Implications of the RTI Act applying to the BCCI
Were the RTI to become applicable to the BCCI, the BCCI would be required to:
maintain all its records catalogued and indexed in a manner and the form which facilitates the public’s right to information; (Section 4)
publish, inter alia, the particulars of its organisation, functions and duties; the powers and duties of its officers and employees, a directory of such officers and employees and a statement of their remuneration and compensation; the procedure followed in the decision making process, including channels of supervision and accountability; the rules, regulations, instructions, manuals and records, held by it or under its control or used by its employees for discharging its functions; a statement of the boards, councils, committees and other bodies, and as to whether meetings of those boards, councils, committees and other bodies are open to the public, or the minutes of such meetings are accessible for public; its budget, indicating the particulars of all plans, proposed expenditures and reports on disbursements made; particulars of recipients of concessions, permits or authorisations granted by it; (Section 4)
publish all relevant facts while formulating important policies or announcing the decisions which affect the public; (Section 4)
provide reasons for its administrative or quasi-judicial decisions to affected persons; (Section 4)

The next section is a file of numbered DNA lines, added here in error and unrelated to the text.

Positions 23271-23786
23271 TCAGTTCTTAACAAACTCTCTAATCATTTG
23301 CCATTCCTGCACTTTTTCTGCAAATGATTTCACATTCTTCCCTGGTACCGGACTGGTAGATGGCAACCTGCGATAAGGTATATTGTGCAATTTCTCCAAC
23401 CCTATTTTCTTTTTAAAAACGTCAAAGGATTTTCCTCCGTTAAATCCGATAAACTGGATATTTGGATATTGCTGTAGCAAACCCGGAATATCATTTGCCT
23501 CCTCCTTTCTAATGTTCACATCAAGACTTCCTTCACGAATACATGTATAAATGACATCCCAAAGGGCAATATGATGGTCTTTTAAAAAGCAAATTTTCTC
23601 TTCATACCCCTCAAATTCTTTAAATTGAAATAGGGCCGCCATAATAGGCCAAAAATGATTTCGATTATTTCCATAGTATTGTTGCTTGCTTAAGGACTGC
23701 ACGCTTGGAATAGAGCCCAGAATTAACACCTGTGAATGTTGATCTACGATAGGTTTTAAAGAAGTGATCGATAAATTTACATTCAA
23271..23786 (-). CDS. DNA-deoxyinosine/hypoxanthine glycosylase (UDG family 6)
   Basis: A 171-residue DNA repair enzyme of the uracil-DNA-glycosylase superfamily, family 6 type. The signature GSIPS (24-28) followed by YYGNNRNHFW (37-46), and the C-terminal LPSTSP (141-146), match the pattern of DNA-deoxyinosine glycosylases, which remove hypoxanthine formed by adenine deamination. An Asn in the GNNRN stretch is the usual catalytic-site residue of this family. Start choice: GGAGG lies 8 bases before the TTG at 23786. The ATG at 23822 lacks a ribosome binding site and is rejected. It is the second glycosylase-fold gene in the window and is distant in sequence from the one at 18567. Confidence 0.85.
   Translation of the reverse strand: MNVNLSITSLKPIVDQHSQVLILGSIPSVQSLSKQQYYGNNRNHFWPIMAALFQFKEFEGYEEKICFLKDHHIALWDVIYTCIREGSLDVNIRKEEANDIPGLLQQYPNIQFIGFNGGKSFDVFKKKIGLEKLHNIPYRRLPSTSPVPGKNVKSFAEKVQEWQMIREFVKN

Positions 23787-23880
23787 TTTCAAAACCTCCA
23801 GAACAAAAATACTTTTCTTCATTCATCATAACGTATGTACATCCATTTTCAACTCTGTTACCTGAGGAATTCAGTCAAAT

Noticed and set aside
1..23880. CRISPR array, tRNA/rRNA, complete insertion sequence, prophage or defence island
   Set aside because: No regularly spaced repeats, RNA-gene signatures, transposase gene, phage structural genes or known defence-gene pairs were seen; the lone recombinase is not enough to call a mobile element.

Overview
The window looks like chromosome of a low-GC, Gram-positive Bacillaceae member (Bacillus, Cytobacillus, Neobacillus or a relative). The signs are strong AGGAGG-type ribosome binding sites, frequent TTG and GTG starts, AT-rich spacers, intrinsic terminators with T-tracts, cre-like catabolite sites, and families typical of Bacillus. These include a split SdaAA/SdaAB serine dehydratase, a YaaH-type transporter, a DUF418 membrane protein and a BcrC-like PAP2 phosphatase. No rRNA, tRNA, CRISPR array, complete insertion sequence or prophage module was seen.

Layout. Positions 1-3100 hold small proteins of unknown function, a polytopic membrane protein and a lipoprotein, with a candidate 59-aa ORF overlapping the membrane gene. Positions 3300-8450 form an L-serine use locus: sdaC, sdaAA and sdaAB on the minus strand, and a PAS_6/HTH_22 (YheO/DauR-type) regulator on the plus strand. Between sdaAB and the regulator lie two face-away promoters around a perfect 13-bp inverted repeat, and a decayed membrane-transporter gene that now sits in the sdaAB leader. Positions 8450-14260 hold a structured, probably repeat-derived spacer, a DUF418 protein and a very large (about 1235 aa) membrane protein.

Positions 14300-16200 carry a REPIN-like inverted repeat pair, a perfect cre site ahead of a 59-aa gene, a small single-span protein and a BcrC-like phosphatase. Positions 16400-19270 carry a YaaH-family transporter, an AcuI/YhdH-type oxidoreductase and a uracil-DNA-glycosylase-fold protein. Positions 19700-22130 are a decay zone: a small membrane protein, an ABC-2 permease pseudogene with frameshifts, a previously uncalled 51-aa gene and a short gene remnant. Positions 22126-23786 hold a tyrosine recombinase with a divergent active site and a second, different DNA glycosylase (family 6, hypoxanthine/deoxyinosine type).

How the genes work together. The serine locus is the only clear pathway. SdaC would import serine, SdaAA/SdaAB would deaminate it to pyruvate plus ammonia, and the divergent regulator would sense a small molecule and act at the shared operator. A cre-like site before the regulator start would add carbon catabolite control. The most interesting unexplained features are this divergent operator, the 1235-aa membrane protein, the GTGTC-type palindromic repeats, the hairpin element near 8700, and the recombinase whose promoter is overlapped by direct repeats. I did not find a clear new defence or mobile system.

designate a Public Information Officer to provide information to persons requesting for the information under this Act. (Section 5)
The result would be that all Indian citizens would have the right, subject only to the RTI Act’s limitations, to inspection of BCCI work, documents, records; to take notes, extracts or certified copies of BCCI documents or records; to take certified samples of BCCI material; and to access BCCI’s electronic records. The scope of “information” covered is expansive and includes any material in any form, including records, documents, memos, e-mails, opinions, advices, press releases, circulars, orders, logbooks, contracts, reports, papers, samples, models, data material held in any electronic form and information relating to any private body which can be accessed by a public authority under any other law for the time being in force.
In summary, the BCCI and all of its processes, documents and decisions would be opened up to and for public scrutiny in a manner that all other public authorities (including all significant National Sports Federations recognised by the Ministry of Youth Affairs & Sports) are.
Analysis of the Law Commission’s Report
While the LCI’s ultimate finding that the RTI Act must extend to the BCCI is unsurprising as a natural extension of the Supreme Court’s judgment in the BCCI case, its approach and findings are worth analysing.